When it went down, Celtics fans were up in arms — Boston traded Kendrick Perkins to Oklahoma City mainly for Jeff Green. Danny Ainge’s name suddenly came with a new adjective for Boston fans, and it’s one we can’t repeat here.
Since then Boston has defended the trade and as Perkins’ production has slipped some of the anger dissipated.
Doc Rivers now admits it was a mistake.
Speaking to WEEI at a charity event in Boston this week, Rivers said he thought it was a mistake because it exposed Kevin Garnett more and hurt him.
“I think so,” reflected Rivers, “because we needed the toughness. The one thing we did by losing Perk was we removed Kevin’s protector. I didn’t think it was a coincidence that, after Perk left, that Kevin got into all those little flicks with the other teams. Perk deflected all that.”
After Boston made that trade they never got back to the NBA Finals, although there were a number of reasons from injuries to the rise of the Heat that caused Boston to fall short.
What’s done is done. However, there are still remnants of the deal — it will be interesting to see how Jeff Green does this season with a lot more responsibility on his shoulders.
Oklahoma City hasn’t loved the deal either as Perkins’s play has deteriorated. However, Perkins may have a renewed role in Oklahoma City as they try to get back to the Finals and have to face teams like Memphis and now Houston with some big front lines. Perkins isn’t much use to OKC against a team like Miami that plays small (nor is he much use on offense), but he has a role as a defender against traditional centers.
Last May, Magic Johnson tweeted that the Lakers chase LeBron James, Kevin Durant and DeMar DeRozan in free agency. All three players were still under contract with their teams until July 1.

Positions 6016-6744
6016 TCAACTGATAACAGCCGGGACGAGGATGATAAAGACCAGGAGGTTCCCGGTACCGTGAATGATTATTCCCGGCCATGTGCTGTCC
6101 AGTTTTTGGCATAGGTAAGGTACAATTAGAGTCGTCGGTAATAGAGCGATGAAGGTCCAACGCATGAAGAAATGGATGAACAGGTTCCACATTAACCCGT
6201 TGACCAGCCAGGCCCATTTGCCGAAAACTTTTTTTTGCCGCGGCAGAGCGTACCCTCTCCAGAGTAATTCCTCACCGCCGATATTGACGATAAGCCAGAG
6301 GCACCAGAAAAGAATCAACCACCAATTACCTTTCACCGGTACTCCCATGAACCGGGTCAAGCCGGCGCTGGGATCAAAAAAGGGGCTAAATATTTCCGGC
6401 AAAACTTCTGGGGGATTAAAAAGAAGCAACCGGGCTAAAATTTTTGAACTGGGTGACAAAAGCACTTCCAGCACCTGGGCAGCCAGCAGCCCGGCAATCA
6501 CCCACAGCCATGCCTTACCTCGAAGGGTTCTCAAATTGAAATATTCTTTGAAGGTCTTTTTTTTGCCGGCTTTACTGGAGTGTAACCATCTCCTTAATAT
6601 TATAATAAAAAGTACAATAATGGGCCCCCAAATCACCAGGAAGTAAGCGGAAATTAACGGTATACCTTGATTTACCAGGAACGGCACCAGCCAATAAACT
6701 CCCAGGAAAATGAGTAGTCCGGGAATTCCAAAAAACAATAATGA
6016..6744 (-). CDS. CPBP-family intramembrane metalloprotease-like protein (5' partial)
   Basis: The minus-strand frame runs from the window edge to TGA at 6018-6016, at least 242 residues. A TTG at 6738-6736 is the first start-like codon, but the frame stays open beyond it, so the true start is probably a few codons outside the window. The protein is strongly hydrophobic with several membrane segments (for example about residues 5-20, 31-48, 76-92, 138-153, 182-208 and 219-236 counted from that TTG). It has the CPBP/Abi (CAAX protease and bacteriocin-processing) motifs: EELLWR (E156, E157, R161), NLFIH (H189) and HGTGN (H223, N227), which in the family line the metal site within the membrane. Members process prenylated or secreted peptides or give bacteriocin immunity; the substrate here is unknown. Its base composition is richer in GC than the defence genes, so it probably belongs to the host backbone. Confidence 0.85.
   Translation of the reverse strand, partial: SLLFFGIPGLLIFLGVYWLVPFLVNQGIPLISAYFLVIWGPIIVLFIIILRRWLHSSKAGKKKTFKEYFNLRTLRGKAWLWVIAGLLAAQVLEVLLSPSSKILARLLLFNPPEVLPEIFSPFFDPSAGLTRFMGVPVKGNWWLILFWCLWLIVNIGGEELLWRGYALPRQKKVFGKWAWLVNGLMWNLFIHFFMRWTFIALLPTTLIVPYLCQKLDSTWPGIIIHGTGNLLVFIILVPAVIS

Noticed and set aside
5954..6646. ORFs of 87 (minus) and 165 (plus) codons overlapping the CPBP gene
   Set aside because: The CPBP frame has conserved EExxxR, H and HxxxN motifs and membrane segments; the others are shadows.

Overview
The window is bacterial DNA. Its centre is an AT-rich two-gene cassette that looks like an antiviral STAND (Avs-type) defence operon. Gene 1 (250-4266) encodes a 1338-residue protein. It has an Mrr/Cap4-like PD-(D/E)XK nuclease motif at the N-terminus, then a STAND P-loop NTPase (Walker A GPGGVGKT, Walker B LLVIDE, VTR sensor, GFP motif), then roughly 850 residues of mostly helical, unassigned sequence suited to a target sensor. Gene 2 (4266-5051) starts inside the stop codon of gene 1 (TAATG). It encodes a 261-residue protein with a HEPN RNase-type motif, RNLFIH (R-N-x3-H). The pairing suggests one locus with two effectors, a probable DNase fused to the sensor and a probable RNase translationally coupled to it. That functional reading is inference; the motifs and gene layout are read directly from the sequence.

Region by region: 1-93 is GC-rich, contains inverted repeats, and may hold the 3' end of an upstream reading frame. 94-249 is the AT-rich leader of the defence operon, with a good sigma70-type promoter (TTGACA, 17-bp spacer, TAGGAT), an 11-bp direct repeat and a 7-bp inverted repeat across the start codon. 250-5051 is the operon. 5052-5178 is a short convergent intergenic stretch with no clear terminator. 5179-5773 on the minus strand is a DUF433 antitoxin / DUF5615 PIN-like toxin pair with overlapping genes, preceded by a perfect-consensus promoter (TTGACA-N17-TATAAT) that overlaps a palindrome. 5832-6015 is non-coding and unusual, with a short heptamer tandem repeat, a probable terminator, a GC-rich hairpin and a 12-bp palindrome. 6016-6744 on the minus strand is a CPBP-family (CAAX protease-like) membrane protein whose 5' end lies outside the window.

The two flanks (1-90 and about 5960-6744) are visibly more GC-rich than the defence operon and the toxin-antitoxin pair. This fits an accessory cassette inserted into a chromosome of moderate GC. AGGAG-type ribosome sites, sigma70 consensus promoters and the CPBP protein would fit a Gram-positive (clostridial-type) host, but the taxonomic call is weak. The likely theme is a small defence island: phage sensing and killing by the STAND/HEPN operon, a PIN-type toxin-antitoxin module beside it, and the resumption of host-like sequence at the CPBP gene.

In response to that apparent tampering, the Lakers announced Johnson had asked the team to remove his title of Vice President.
Too little, too late.
William Weinbaum and Steve Delsohn of ESPN:
Outside the Lines learned this week — and confirmed with a senior Lakers official — that the NBA fined the team over Johnson’s communiques about players under contract to other teams.
If Drake got the Raptors fined for tampering by pitching Durant during a concert, the Lakers deserved this fine.
Tristan Thompson and Khloe Kardashian are dating. There are mixed reports about whether they’re engaged.
No matter their exact terms of their relationship, it brings increased attention to the Cavaliers – who are already in the spotlight as LeBron James‘ team and the defending NBA champions.
LeBron might not welcome increased scrutiny.
Gabriella Ginsberg of Hollywood Life:
LeBron James hasn’t been happy that Tristan Thompson is dating drama magnet Khloe Kardashian, and we hear that the teammates had a locker room showdown before the Cavs’ home opener game.
“Tristan isn’t taking any crap from his teammates anymore. As far as he’s concerned, Khloe’s coming to every damn game she chooses,” the insider reveals. “Tristan told LeBron straight up before last night’s game that Khloe was coming and that was that.”
There’s nothing wrong with LeBron, as a friend, advising Thompson about his personal life. They share an agent, Rich Paul, and that obviously means a lot to LeBron.
But at a certain point, LeBron should back off. Neither coworkers nor friends have a right to determine who someone dates.
76ers players are unsure how to respond to their franchise blocking Sevyn Streeter from singing the national anthem because she wore a “WE MATTER” jersey.
Justise Winslow is seemingly trying to nudge Philadelphia in a certain direction.
The Heat forward posted a photo with himself and the 76ers’ Jerami Grant raising fists and captioned it “WE MATTER”:
I’m unsure when this photo was taken, but my best guess is after the Miami-Philadelphia preseason game – which was preceded by the national-anthem singer kneeling during her performance.
Was Hawks forward Thabo Sefolosha making the smart play to beat the defender or just showing off?
Either way, I’m glad he did it.